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Paul Clinton

Paul Clinton

As the POLICE Web editor, Paul Clinton contributes posts about patrol cars, motorcycles, and other police vehicles. He previously wrote about automotive electronics as managing editor of Mobile Electronics. Prior to that, he was an award-winning newspaper reporter.



William Harvey

William Harvey

William "Bill" Harvey is currently serving as chief of police in south central Pennsylvania. He retired from the Savannah (Ga.) Police Department where he worked assignments in training, patrol, and CID. Harvey has more than 25 years of experience working with recruits, rookies, and FTOs.
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Remember Where You Came From

Break the cycle of rookie mistreatment.

December 01, 2008  |  by William Harvey - Also by this author

In all of my writings about police recruits and FTO programs, I have mentioned that there are two types of FTOs. The first you will ride with as a recruit; they are the FTO Type 1 (Field Training Officer). The other is the one (or several) you will deal with on the streets, who are the FTO Type 2 (Fat, Tired, and Old officer). Sometimes they are far apart and sometimes very similar.

Yes, you get tired of being treated like rookies by them. So do what you can to stop the cycle.

Not What You Do

From my rookie days (yes I recall them, and no jokes about ancient history), I have this remembrance. I was out on my own and sent to assist at a traffic accident. In my past I had been a military police sergeant (Hooah!) and had worked my share of traffic accidents. Once on the scene, there was a real FTO Type 2 (fat, tired, and old guy) that was the primary officer and I was to assist this crotchety old cop. I reported to him and offered to do this and that. Nope, he was about to measure some skid marks and all I was good for was holding the "smart end of the tape"; in other words, the end of it. A nail in the asphalt could have replaced me. It made my blood boil, but he was a corporal and I was a nail to him, I guess.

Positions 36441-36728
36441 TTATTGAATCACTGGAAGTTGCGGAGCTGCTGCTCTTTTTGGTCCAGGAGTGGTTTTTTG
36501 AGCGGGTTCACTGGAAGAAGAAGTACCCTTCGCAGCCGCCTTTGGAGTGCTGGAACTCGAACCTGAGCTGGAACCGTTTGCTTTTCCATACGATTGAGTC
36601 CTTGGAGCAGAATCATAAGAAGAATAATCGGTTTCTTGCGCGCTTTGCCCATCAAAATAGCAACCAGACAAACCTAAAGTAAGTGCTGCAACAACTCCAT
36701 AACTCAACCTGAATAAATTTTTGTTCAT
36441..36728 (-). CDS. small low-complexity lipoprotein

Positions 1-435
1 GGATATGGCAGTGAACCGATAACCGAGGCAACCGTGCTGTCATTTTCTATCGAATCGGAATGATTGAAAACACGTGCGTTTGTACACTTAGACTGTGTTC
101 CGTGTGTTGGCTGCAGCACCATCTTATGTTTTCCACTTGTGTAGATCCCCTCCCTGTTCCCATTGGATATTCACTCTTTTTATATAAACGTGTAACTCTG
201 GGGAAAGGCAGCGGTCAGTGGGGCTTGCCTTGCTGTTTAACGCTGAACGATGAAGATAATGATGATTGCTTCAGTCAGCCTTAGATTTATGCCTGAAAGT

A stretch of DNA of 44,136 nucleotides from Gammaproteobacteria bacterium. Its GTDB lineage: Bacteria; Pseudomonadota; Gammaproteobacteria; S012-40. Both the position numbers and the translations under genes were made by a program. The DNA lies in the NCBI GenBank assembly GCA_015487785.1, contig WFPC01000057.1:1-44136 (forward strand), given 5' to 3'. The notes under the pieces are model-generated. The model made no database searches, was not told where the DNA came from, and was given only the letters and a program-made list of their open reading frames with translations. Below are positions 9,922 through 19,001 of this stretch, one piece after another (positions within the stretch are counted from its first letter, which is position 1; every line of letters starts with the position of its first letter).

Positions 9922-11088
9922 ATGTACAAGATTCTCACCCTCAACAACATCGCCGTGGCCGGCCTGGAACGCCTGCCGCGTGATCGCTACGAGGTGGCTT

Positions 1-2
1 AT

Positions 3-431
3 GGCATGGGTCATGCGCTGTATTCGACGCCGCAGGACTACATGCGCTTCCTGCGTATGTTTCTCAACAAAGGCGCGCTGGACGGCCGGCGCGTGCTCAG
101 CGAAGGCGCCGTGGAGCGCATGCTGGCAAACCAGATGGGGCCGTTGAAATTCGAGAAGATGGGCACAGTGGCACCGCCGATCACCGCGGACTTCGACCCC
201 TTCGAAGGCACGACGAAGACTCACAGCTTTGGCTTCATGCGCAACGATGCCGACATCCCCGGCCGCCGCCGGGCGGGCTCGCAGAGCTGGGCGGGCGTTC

Here's a hint for both sides of the equation. If you are a recruit and what the FTO is doing is not a violation of law, you just have to take it at times. For all you FTOs (both types), watch what you say; you never know who your next supervisor will be in life. For this particular guy in question, he later worked for me when I made sergeant and later lieutenant.  

Not to Whom But in Front of Whom

Unwarranted mistreatment of new officers is probably occurring right now somewhere in Policeland, which makes me cringe. I know we will never change the fraternity-type traditions that occur in this profession. However, I have some advice for the FTOs-mainly the FTO Type 2s-who are the biggest violators of this sin against rookiehood. We know that we may never change this action, for it is learned behavior. The FTO will rationalize that he was talked down to and treated like a lesser human while a rookie. It was good enough for him and now it is good enough for the new kid, he'll think. But that's not the way it should be or has to be.

For you new recruits, once you get some seniority and forget what it was like to be humiliated, you may do it to the next generation, and the cycle continues. But here's an idea for both FTOs and recruits. If you feel possessed to say something humiliating in front of the public, how about don't do it at all? Spouting off will lower public confidence in the department and its staff.

Citizens call for the police and expect professionals. They don't want to get a stand-up routine from some old guy trying to humiliate the younger one. If you were the citizen here, you would question the level of professional service and competence that you were receiving as a customer. So if you must do this departmental humor, keep it in the confines of the station, not in public earshot.

Cycles of Life

This is to the "rookies" (aka recruits) looking for a way to cope. First of all, we have all had to endure the rites of rookiehood. It is up to each and every one of you to change it for the future. Break the cycle of rookie mistreatment. The best way to start is to hold your tongue, be professional, and learn from others. Even if someone does something you detest, you can learn from it by not emulating it later.

Learn from others and start the profession over with you!

Tags: FTOs, Hazing


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